Battle of Piva Forks

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Battle of Piva Forks
Part of the Pacific Theater of World War II
Battle of Piva Forks(1).jpg
First phase of the battle
Date 18–25 November 1943
Location Bougainville in the South Pacific
Result Allied victory
Belligerents
United States United States Empire of Japan Empire of Japan
Commanders and leaders
Roy Geiger
George W. McHenry
Harukichi Hyakutake
Masatane Kanda
Units involved
3rd Marine Regiment

9th Marine Regiment
21st Marine Regiment

23rd Infantry Regiment
Casualties and losses
115 dead or wounded 1,071 dead

The Battle of Piva Forks, also known as the Battle of Numa–Numa Trail, was an engagement that took place during the Bougainville campaign in World War II. Occurring between 18 and 25 November 1943 on Bougainville Island in the South Pacific, the battle involved troops from the United States Marine Corps and the United States Army fighting against Imperial Japanese Army forces and took place amidst the context of the expansion of a beachhead that US forces had established around Torokina on the western side of the island.

In response to the US forward movement, the Japanese placed road blocks along the main axes of advance to delay the Americans; finding their way towards the Piva River checked near the junction of the Numa–Numa and East–West Trails, the US forces sought to remove the obstacles by force. After the initial US attack was repulsed, the Japanese counterattacked before the US Marines overcame this and continued their advance towards two forks in the Piva River. By 26 November the battle had subsided following the capture of a knoll overlooking the East–West Trail by US forces. This represented the last of the significant features west of the Torokina and the conclusion of the battle marked a temporary end to significant Japanese opposition to the US beachhead around Torokina.

Background[edit]

After the Battle of the Coconut Grove, American patrols reported sporadic contacts with Japanese forces. Documents obtained from a Japanese officer who was killed in an ambush provided US forces with details of Japanese dispositions in the area, showing that a roadblock had been set up by elements of the Japanese 23rd Infantry Regiment[1] on both the Numa–Numa and the East–West Trails. General Roy Geiger, commander of I Marine Amphibious Corps, set in place plans for the expansion of the beachhead perimeter that had been established around Torokina to a new defensive line further inland designated as "Easy". Geiger specified that the line was to be obtained by 20 November 1943. On 18 November, US patrols discovered a Japanese roadblock on the Numa–Numa Trail about 1,000 yd (910 m) in front of the beachhead perimeter lines, while another patrol found a roadblock halfway between the two branches of the Piva River along the East–West Trail.[2]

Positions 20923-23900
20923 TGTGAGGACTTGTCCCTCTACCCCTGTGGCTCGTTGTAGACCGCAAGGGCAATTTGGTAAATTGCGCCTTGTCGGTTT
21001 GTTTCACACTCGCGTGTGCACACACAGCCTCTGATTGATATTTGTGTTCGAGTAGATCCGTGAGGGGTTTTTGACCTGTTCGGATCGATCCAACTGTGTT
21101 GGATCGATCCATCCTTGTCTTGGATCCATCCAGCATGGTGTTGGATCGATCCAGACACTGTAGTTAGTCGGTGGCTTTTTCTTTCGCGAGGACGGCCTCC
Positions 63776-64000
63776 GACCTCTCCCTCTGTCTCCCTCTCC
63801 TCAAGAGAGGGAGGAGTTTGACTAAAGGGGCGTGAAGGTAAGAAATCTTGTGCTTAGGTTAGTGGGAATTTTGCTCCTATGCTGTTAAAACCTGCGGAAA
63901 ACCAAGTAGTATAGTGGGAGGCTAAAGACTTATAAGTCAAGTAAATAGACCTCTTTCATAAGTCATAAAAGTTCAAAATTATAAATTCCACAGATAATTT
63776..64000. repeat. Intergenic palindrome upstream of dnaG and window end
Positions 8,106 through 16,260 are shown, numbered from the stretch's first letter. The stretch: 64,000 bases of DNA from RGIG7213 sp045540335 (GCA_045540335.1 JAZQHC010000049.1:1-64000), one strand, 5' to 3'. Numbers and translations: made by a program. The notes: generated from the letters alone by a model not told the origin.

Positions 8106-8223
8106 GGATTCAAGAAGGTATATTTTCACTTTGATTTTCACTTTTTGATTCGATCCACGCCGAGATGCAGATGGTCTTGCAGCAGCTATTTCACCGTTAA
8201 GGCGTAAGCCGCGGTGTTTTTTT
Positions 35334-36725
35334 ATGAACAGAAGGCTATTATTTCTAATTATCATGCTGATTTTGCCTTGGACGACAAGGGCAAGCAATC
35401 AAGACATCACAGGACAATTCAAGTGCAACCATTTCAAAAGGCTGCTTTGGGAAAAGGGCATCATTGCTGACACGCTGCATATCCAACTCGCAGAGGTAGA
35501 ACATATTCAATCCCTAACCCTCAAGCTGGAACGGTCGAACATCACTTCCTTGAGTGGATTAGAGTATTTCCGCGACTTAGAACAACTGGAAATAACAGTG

With the roadblocks serving as obstacles to their advance to the Inland Defense Line "Easy", preparations were undertaken by US forces to remove these roadblocks.[2] The 3rd Marine Raider Battalion was attached to Colonel George W. McHenry's 3rd Marine Regiment for the attack on the East–West Trail roadblock, while the 3rd Battalion, 3rd Marine Regiment—under the command of Lieutenant Colonel Ralph M. King[3]—was detached to attack the Numa–Numa Trail roadblock.[4]

Battle[edit]

On 19 November, the 3rd Battalion, 3rd Marine Regiment—accompanied by light tanks—took up positions in front of the 129th Infantry Regiment.[2] An artillery barrage by the 12th Marine Regiment preceded the attack; after it had ceased the 3rd Battalion, 3rd Marine Regiment flanked the Japanese position, routing the defenders and forcing them out of their positions. Sixteen Japanese dead were found and almost 100 foxholes located; the size of the position indicated that at least a reinforced company had occupied it. After this, a roadblock and a defensive perimeter were established at the junction of the Numa–Numa Trail and the Piva River to defend against a potential Japanese counterattack.[2]

The 1st Battalion, 3rd Marine Regiment and the 1st Battalion, 21st Marine Regiment also advanced to the 3rd Battalion, 3rd Marine Regiment roadblock. The 3rd Marine Raiders also moved forward for support and the 2nd Battalion, 3rd Marine Regiment—under the command of Lieutenant Colonel Hector de Zayas—moved behind the Numa–Numa Trail roadblock and was sporadically shelled by the Japanese using 90 mm mortars.[2]

Fighting on the second day, 20 November 1943